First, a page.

Insights

In brief – Owner not relevantly "vulnerable", so claims fail

CJD Equipment’s failed claim against consulting and structural engineers demonstrates the need for owners and developers to form direct contracts with consultants and sub-contractors as early as possible.

Owner denied recourse against structural engineers

In the case of CJD Equipment Pty Limited v A&C Constructions Pty Limited & Ors [2011] NSWCA 188, the Court of Appeal has upheld a judgment in which the owner of a distressed building, CJD Equipment, was denied recourse against the structural engineers that designed the works. CJD, a significant private company described as the country's biggest independent supplier of new construction equipment, was held not to be relevantly "vulnerable", so that the consultant engineers with whom CJD had no direct contractual relationship owed no duty of care.

Recourse could only be taken against the builder with whom the owner had a direct contractual relationship. The Court of Appeal also addressed the question of whether CJD had acted reasonably in failing to take steps to mitigate its loss. The court dismissed the appeal, albeit allowing a small increase in damages to account for losses suffered by the proprietor prior to the duty to mitigate taking effect.

Contract for design and construction of commercial premises

The plaintiff, CJD, contracted with the first defendant, A&C Constructions, for the design and construction of a commercial premises at a site in the south west of Sydney known as Smeaton Grange.

CJD's business involved the import, sale and service of heavy earthmoving and construction machinery. It was alleged that the performance of the contract for the construction of new premises, particularly a large concrete slab on which the machinery would move and be serviced, required not only compliance with the Building Code of Australia, but also consideration of the weight requirements of the machinery when creating the design and carrying out the construction at the premises.

Alleged non-adherence to weight specifications

CJD submitted that the appropriate weight specifications had not been adhered to, so that several years following construction, the weight of the machinery caused movement in the concrete slabs at the premises and cracking within a curtain wall which had been erected.

Further, it was alleged that the concrete slabs were inadequate because the joints were not sealed to prevent the entry of moisture.

Various works subcontracted 

During the course of the performance of the contract, A&C had subcontracted various works, including for the provision of design and supply of steel framing and the services of two structural engineers, those parties being the third to fifth defendants to the proceedings.

Apportionment defences were raised between those parties as to who was in fact liable for the ultimate claim that the property was not fit to be used for the purpose for which it was intended.

Concrete slabs not as thick as recommended initially 

Evidence given throughout the course of the trial was to the effect that the initial consulting engineer retained to design the drainage and re-grading works provided specifications to CJD that the reinforced concrete slabs were to be of a certain thickness.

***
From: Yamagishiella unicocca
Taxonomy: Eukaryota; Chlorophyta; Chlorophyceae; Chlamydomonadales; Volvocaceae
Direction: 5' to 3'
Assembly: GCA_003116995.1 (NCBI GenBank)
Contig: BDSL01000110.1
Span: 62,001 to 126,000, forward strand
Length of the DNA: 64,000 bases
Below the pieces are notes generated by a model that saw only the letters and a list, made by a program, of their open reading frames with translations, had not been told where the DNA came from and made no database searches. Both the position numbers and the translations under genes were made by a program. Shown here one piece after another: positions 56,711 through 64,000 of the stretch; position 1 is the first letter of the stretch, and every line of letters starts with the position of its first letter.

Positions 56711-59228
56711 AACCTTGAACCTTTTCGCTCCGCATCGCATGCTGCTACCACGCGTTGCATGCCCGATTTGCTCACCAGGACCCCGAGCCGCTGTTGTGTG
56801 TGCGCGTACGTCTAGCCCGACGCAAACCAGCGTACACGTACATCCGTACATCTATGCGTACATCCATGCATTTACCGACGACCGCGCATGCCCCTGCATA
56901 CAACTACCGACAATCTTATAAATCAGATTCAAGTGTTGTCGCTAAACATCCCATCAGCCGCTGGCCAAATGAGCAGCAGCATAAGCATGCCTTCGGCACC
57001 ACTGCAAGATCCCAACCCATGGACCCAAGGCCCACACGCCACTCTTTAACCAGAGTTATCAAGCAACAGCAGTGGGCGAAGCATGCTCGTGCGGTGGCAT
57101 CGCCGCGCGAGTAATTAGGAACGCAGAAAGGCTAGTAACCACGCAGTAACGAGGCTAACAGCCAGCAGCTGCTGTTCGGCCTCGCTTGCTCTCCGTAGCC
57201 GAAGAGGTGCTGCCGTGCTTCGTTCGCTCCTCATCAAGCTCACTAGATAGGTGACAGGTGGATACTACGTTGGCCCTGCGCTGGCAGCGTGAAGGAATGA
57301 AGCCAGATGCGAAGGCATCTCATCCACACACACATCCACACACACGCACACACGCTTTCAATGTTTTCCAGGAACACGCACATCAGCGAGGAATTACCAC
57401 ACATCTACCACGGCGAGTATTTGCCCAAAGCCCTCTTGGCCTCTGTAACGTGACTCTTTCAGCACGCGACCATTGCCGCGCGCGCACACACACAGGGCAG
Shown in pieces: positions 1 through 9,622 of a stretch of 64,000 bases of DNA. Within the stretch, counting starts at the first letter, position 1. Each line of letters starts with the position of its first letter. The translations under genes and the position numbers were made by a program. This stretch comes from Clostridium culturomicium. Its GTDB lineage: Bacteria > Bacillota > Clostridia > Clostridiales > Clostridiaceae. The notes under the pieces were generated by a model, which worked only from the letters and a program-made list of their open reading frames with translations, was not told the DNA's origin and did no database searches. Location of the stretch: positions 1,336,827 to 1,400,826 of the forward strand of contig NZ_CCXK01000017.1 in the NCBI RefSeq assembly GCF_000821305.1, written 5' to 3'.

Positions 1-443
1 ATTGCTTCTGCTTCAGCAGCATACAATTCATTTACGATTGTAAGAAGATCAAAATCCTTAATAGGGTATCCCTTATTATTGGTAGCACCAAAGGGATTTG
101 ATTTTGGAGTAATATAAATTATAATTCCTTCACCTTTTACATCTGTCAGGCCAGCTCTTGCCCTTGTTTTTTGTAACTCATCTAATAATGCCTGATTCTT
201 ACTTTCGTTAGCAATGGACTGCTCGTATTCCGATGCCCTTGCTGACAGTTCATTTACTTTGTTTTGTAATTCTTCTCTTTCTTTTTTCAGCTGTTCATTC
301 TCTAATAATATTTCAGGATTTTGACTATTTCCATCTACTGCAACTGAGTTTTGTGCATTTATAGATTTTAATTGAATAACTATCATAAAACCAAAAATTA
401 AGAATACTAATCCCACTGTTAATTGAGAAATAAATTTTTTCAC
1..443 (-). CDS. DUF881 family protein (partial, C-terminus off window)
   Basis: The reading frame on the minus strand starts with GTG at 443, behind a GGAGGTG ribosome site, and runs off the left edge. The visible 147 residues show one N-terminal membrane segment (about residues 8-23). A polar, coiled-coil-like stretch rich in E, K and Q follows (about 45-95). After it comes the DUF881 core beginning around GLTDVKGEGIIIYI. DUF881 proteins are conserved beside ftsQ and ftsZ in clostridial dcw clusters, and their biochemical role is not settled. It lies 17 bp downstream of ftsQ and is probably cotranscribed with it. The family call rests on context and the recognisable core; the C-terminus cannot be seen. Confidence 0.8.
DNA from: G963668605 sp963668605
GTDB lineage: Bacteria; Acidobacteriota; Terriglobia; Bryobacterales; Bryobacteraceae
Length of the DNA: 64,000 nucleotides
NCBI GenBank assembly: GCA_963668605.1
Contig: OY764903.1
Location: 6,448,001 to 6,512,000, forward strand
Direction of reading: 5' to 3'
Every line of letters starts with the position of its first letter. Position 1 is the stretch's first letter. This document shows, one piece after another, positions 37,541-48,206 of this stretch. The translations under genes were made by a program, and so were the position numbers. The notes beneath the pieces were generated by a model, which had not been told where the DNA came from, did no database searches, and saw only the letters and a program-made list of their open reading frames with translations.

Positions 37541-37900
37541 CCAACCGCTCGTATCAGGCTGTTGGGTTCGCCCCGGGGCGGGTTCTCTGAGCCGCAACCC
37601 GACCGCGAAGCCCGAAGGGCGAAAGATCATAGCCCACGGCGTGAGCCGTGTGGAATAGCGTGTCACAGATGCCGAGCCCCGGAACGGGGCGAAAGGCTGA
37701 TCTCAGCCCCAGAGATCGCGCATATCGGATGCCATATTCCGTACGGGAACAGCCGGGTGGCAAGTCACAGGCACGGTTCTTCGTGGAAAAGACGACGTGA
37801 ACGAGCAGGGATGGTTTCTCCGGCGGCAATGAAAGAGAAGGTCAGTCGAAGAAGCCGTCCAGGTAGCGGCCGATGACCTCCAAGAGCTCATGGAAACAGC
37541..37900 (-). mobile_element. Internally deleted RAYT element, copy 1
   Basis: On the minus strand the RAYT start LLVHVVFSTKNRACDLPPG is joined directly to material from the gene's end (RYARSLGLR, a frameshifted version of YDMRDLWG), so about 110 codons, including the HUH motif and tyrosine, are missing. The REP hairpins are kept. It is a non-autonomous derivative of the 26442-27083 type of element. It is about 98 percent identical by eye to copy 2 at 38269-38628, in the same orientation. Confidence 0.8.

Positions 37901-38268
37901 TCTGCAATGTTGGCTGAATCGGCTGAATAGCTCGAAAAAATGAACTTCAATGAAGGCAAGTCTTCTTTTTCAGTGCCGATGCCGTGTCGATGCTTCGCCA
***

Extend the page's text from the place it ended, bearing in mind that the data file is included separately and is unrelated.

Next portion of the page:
Due to apparent cost saving measures, CJD repeatedly refused to authorise the works to be carried out to those specifications and only agreed when over the course of some six months, a subsequent engineer provided a lesser specification for the concrete thickness, being practically half of that initially recommended.

Claim for economic loss, not physical damage

The court below formed the view that the claim was one for pure economic loss. In making this finding, it relied on the leading High Court authority of Woolcock Street Investments1. It was found in Woolcock that where damage is alleged to have been suffered as a result of the purchase of a defective building, or in this case, its construction, the claim is one for economic loss.

According to Hugh J, the rationale is that although physical damage could manifest itself in cracking or other problems, where the loss is caused by faulty construction which does not cause injury to a person or property, it is one for "economic loss, not physical damage." The relevant loss is the loss of value.

Was the plaintiff relevantly "vulnerable"?

The trial judge held that in ascertaining whether a duty of care to avoid economic loss arose on the part of the defendants, one of the predominant (although not exclusive) considerations is the so-called vulnerability of the plaintiff, CJD Equipment.

Vulnerability is to be understood as a reference to the plaintiff's inability to protect itself from the consequences of a defendant's want of reasonable care, either entirely or at least in a way which would cause the consequences of loss on the defendant2.

Here, CJD was not held to be relevantly "vulnerable", as it was aware that A&C would be required to engage subcontractors to perform certain works relating to the design and construction, yet chose only to contract with A&C. It did not ask any one of the third to fifth defendants to undertake any obligation to CJD.

Furthermore, it maintained an overall control, evidenced by its involvement to a substantial degree in the design process, by requiring on more than one occasion that the concrete thickness be reduced, apparently with a view to limiting its construction costs.

Owners of commercial buildings can try to avoid losses